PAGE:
Enables us to have a positive attitude in troubled times (1:2).
Inspires us to resist temptation (1:12).
Makes us good listeners (1:19).
Takes care of orphans and widows (1:27).
Gives honor to the poor (2:5–6).
Provides food and clothing for the needy (2:15–16).
Controls and restrains the tongue (3:1–12).
Doesn't speak evil of others (4:11).
Doesn't grumble about others (5:9).
Shows concern for the sick (5:14).
Prays fervently (5:17).
Christians have changed the world by living out this kind of faith. In the third century, Tertullian wrote that the Christians of his day gave generously and without compulsion to a common fund that provided for the needs of widows, the physically disabled, orphans, the sick, those in prison, and even for the release of slaves.
History tells us of a pagan soldier in Constantine's army named Pachomius who was deeply moved when he saw Christians bringing food to fellow soldiers who were suffering from famine and disease. Curious to understand a doctrine that would inspire such generosity, Pachomius studied Christianity and was converted.
Throughout the Middle Ages, the church sponsored orphanages, built schools, and fed the hungry. In the 1800s, believers such as A. H. Francke and George Müller provided homelike environments for unwanted children.
Also in the 1800s, a group of Christians in Great Britain worked tirelessly to reform child labor practices. The indefatigable Lord Shaftesbury devoted his life to making speeches and writing policy to improve the conditions of working children.
At roughly the same time, statesman William Wilberforce and his fellow Christians were fighting for the abolition of slavery in the British Empire.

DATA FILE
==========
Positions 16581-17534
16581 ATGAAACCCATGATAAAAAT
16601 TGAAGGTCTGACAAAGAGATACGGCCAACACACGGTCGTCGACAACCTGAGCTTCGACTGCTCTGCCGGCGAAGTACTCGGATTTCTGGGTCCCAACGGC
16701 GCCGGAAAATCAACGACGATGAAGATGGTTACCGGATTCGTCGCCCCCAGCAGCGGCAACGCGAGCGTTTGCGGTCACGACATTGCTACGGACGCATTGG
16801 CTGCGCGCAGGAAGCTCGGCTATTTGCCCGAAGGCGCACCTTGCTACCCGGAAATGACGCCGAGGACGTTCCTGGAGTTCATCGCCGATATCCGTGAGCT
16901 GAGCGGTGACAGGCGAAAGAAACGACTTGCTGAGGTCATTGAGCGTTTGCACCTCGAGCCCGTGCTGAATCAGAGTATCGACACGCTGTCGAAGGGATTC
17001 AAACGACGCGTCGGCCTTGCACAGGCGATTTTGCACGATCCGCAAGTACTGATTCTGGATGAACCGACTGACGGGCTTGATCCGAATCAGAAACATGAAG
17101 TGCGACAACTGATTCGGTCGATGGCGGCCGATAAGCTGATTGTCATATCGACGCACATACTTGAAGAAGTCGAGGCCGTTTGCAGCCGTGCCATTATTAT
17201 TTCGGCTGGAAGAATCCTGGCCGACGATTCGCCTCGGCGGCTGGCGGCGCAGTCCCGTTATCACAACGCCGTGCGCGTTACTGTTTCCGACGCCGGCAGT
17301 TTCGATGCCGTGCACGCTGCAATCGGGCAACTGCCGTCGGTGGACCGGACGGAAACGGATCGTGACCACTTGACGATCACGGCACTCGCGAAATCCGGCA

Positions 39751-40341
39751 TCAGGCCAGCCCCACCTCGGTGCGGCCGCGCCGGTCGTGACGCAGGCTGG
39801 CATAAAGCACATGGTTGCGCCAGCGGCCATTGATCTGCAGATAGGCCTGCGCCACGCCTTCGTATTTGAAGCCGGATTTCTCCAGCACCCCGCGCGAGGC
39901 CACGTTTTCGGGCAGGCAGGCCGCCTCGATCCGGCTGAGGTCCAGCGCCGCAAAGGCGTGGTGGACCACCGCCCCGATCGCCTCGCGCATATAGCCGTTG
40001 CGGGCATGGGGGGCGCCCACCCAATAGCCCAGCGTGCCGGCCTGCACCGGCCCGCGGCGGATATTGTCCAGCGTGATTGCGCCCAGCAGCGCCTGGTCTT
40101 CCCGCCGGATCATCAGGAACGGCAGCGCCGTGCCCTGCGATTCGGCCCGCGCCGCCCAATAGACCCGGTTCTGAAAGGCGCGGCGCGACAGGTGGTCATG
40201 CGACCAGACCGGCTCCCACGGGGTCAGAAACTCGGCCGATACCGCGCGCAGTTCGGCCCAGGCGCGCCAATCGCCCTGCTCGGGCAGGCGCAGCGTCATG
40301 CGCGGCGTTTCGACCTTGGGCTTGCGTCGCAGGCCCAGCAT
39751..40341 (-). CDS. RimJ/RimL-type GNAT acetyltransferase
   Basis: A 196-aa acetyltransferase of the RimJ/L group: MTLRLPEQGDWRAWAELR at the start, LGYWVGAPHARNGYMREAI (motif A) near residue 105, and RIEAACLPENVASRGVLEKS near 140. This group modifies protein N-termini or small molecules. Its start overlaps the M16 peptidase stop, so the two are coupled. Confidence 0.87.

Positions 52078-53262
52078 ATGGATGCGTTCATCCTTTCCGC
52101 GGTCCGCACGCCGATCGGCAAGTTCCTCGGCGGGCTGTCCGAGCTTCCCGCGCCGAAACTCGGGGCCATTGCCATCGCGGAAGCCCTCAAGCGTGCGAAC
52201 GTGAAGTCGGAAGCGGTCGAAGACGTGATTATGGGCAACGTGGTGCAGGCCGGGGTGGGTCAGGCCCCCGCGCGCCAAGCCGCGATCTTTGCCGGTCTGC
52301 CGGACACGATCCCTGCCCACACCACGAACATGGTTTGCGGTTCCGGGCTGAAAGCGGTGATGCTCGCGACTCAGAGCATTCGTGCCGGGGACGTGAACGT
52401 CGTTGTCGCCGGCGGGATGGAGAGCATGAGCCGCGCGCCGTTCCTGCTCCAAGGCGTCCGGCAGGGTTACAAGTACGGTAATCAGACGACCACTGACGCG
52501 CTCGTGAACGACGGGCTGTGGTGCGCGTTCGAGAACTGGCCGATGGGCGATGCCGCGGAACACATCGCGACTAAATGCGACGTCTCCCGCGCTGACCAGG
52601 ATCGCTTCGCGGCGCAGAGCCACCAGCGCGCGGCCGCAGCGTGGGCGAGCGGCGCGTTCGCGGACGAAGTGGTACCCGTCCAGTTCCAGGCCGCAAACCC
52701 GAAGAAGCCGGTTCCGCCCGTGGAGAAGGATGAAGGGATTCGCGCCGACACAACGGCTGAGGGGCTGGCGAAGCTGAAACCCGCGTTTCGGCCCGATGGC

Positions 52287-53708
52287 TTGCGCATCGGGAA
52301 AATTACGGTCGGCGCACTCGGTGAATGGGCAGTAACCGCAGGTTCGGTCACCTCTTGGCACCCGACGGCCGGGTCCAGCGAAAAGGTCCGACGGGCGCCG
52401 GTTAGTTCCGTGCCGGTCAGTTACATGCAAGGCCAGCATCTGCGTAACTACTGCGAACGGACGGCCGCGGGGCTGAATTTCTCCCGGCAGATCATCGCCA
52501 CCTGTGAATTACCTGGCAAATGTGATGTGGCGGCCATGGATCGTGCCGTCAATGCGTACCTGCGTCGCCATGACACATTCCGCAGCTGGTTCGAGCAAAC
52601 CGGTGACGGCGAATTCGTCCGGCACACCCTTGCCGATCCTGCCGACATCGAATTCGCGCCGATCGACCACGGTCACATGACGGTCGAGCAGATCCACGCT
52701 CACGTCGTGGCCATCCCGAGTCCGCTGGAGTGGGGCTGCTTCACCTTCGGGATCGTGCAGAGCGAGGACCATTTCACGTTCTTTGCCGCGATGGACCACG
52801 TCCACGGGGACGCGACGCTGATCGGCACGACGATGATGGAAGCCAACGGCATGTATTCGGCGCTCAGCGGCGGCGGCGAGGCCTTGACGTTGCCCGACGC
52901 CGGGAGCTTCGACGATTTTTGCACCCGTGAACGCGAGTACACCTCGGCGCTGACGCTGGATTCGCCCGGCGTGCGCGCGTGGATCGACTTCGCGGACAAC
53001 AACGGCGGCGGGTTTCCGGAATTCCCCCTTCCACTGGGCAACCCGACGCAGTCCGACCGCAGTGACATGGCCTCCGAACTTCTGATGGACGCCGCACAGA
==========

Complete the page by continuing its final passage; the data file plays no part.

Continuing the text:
It's been the influence of Christians in society that has built hospitals, halted infanticide, discouraged abortion, inspired relief societies, and enhanced the arts. The world around us can't see our inner faith, but it can see the good works that flow from our faith. That's why Jesus said plainly, "Let your light so shine before men, that they may see your good works and glorify your Father in heaven" (Matthew 5:16).
Some years ago, I read a satirical piece that brought this truth home to me:
I was hungry, and you formed a humanities club and discussed my hunger. I was imprisoned, and you crept off quietly to your chapel in the cellar and prayed for my release. I was naked, and in your mind you debated the morality of my appearance. I was sick, and you knelt and thanked God for your health. I was homeless, and you preached to me the spiritual shelter of the love of God. I was lonely, and you left me alone to pray for me. You seem so holy, so close to God, but I'm still very hungry and lonely and cold.
That's not biblical faith.
Consider what Bible teacher Manfred George Gutzke wrote:
Faith is significant only when it promotes action. Faith without action is useless. This is the basic principle of everything everywhere, and it is true in every case. It would be true in the matter of farming. It would be true in the matter of insuring a home. It would be true in the matter of conducting a business. If we say that we have faith in anything and we do nothing about it, our faith does not amount to a thing.
Now what about you and me?
Perhaps you don't know any orphans, but what child whom you do know needs some extra attention? Do you have a neighbor who needs her lawn mowed? Has a family in your community lost their home to fire? Does your local crisis pregnancy center need counselors? Perhaps your church is sponsoring a missions trip to provide medical assistance in an impoverished area. Perhaps a single person in your church would like an invitation to dinner.
* * *